Development Process
The MASON ant colony simulation ( very successfully demonstrates the principles of ant colony search in a static environment, and access to the code gives intermediate and experienced users the ability to experiment with the simulation. However, it is not easy for a novice user with little or no programming experience to make changes to the simulation. Even with coding experience, it is not possible to dynamically modify the simulation environment, for example by adding or removing obstacles or food while the simulation is still running. These issues cut down on the usability (ISO 9241) of MASON, especially for novice users.

Figure 1: MASON ant colony found a path from nest to food but now what?

With those issues in mind, I started creating a simulation environment from the ground up, based on the properties described in class as I understood them. The foundation of the program is a 2-dimensional grid of adjustable size (50 by 50 cells is the default value), where each grid cell represents a discrete location in the environment. Cells can contain any number of ants, as well as a nest or a food cell. Additionally, any cell can contain an obstacle, which blocks ant agents from that cell, and each cell also contains a pheromone value. In my original attempt, an ant agent travelled randomly until it found food, and then it retraced its path exactly, leaving behind pheromones that alerted other ants to follow the same path to the food. However, several ants would find multiple paths to the same food, which resulted in mostly random behavior and the entire environment filling up with pheromones. Obviously, this model was too simplistic.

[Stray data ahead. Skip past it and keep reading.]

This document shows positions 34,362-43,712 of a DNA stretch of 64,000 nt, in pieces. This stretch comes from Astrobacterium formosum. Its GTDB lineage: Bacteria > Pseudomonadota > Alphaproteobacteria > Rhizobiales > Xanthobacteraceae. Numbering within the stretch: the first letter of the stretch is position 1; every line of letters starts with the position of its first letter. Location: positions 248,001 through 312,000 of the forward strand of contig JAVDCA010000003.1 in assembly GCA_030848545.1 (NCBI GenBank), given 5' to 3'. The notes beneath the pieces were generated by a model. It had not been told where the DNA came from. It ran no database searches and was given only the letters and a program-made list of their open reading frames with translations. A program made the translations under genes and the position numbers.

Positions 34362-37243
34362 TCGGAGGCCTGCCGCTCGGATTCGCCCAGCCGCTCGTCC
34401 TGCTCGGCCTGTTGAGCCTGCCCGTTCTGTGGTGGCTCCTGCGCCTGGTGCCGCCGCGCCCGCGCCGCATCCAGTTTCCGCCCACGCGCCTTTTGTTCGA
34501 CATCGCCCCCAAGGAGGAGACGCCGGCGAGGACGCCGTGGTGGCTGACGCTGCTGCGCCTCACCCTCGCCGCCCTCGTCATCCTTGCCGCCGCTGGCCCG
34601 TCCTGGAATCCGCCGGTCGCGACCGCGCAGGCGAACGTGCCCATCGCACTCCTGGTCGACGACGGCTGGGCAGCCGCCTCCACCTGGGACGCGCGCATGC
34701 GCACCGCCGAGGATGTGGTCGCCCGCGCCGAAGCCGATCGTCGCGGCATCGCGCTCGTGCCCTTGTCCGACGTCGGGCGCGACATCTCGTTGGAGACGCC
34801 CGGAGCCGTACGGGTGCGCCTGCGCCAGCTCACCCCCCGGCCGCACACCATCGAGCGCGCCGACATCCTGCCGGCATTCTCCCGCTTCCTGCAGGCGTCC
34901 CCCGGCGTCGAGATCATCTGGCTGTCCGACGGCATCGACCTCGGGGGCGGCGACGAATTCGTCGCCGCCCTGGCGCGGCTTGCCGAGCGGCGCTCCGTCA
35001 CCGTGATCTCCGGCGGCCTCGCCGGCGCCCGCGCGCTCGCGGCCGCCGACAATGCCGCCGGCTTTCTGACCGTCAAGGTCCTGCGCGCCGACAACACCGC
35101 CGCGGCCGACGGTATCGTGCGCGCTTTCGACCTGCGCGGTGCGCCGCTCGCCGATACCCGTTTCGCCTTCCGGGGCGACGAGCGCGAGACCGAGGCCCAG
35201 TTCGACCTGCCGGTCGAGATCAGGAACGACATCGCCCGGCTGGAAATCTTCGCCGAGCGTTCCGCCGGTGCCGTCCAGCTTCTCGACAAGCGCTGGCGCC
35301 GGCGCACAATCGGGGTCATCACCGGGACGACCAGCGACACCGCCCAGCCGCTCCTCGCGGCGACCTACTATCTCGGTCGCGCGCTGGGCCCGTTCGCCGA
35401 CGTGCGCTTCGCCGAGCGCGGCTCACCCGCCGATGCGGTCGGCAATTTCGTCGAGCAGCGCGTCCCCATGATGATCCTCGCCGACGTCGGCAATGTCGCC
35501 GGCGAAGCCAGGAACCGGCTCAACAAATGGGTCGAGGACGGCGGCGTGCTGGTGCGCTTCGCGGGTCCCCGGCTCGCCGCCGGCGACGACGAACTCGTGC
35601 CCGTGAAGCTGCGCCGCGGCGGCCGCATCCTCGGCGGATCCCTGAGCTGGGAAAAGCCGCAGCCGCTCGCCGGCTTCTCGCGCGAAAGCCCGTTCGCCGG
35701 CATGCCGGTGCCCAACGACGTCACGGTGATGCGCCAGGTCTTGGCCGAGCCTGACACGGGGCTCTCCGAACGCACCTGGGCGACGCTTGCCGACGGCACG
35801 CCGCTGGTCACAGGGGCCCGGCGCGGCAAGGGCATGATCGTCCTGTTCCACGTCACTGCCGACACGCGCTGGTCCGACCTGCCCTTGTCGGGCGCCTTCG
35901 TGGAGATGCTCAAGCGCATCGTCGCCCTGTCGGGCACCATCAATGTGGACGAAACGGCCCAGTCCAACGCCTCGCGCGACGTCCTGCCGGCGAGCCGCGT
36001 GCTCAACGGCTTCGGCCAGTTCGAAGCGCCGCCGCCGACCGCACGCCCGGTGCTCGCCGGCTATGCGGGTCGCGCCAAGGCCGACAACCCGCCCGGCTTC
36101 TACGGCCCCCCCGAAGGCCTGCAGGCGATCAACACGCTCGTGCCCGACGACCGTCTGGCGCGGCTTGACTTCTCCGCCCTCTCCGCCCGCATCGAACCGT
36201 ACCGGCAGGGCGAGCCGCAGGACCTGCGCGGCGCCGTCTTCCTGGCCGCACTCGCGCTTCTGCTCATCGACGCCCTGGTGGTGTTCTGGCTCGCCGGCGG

I then modified my work to include a second pheromone, left behind by the ants as they searched for food. This pheromone was followed by ants searching for the nest after finding food. However, multiple ant agents found different paths to the food, which again caused mostly random trails to be followed as ants searching for food were following ants searching for the nest, who were following the ants searching for the food! I also tried weighting the amount of pheromone left behind by each ant based on how long the ant has been alive to give less focus to ants wandering aimlessly, but the ants still mostly wandered in circles. Feeling frustrated and discouraged, I took a closer look at MASON and the papers it references. I discovered that the MASON ant colony simulation caps the two pheromones at the value of that cells neighbors. This was a bit of a surprise to me, as it seemed to violate the concept that an individual ant knows nothing of its environment outside of its current location. However, it seems reasonable to include a locations neighbors in the ant agents immediate environment. Adding this behavior drastically increased the effectiveness of the simulation. Instead of wandering randomly, ants quickly converged on a path from the nest to the nearest food. However, instead of MASONs default best-neighbor approach where ants always choose the neighboring cell with the highest pheromone level, I opted for an approach where ants choose the next cell based on the weighted value of every cells pheromone level. From a cells unobstructed neighbors, an ant chooses the next cell to traverse by totaling up the neighboring cells pheromones and using that as the denominator and the pheromone level of each individual cell as the numerator, to find the chance that each cell should be chosen. Cells without pheromones are given a base value so that ants always have a chance to explore. As a simple example, say an ant is currently located on a cell with two unobstructed neighbors, cell A and cell B. Cell A has a pheromone level of 75, and cell B has a pheromone level of 25. That means that the ant has a 75% chance of choosing cell A. In practice, the numbers are almost never that simple, but this seemed more realistic to me, and it allowed the simulation to respond to dynamic changes in the environment by allowing occasional exploration. This effect is similar to increasing the chance of random action in MASON, but it is more directed than random action. Once the groundwork was laid out, I gave the user the ability to manipulate the simulation by dynamically changing the environment. This was accomplished through a straightforward user interface- the user can select a type of tile to place, and clicking within the simulation adds that tile. Available tiles are obstacle (ants cannot enter that tile), nest (ants originate from that tile), food (ants must enter that tile before returning to the nest), or clear (nothing is in that tile). By adding or removing different kinds of tiles, the user can easily experiment with the reaction of the ant colony simulation to dynamic environments.